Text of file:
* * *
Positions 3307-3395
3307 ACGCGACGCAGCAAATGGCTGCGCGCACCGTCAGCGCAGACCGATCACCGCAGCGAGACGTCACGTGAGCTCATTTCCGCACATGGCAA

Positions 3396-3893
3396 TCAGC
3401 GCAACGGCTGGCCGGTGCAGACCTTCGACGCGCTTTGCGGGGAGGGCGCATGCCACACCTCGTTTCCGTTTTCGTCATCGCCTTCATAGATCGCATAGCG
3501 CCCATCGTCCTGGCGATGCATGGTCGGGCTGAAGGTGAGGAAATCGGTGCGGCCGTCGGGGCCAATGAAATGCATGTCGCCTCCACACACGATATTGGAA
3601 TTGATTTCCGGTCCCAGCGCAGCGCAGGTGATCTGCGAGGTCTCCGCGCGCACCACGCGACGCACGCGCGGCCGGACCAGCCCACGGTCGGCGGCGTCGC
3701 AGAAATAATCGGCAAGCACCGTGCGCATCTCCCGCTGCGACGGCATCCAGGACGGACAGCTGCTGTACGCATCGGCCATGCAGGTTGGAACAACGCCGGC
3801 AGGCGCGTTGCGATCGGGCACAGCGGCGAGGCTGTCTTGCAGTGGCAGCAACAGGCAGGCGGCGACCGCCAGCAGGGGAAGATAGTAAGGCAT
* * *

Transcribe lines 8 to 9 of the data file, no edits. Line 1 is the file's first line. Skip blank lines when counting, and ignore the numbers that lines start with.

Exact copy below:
3701 AGAAATAATCGGCAAGCACCGTGCGCATCTCCCGCTGCGACGGCATCCAGGACGGACAGCTGCTGTACGCATCGGCCATGCAGGTTGGAACAACGCCGGC
3801 AGGCGCGTTGCGATCGGGCACAGCGGCGAGGCTGTCTTGCAGTGGCAGCAACAGGCAGGCGGCGACCGCCAGCAGGGGAAGATAGTAAGGCAT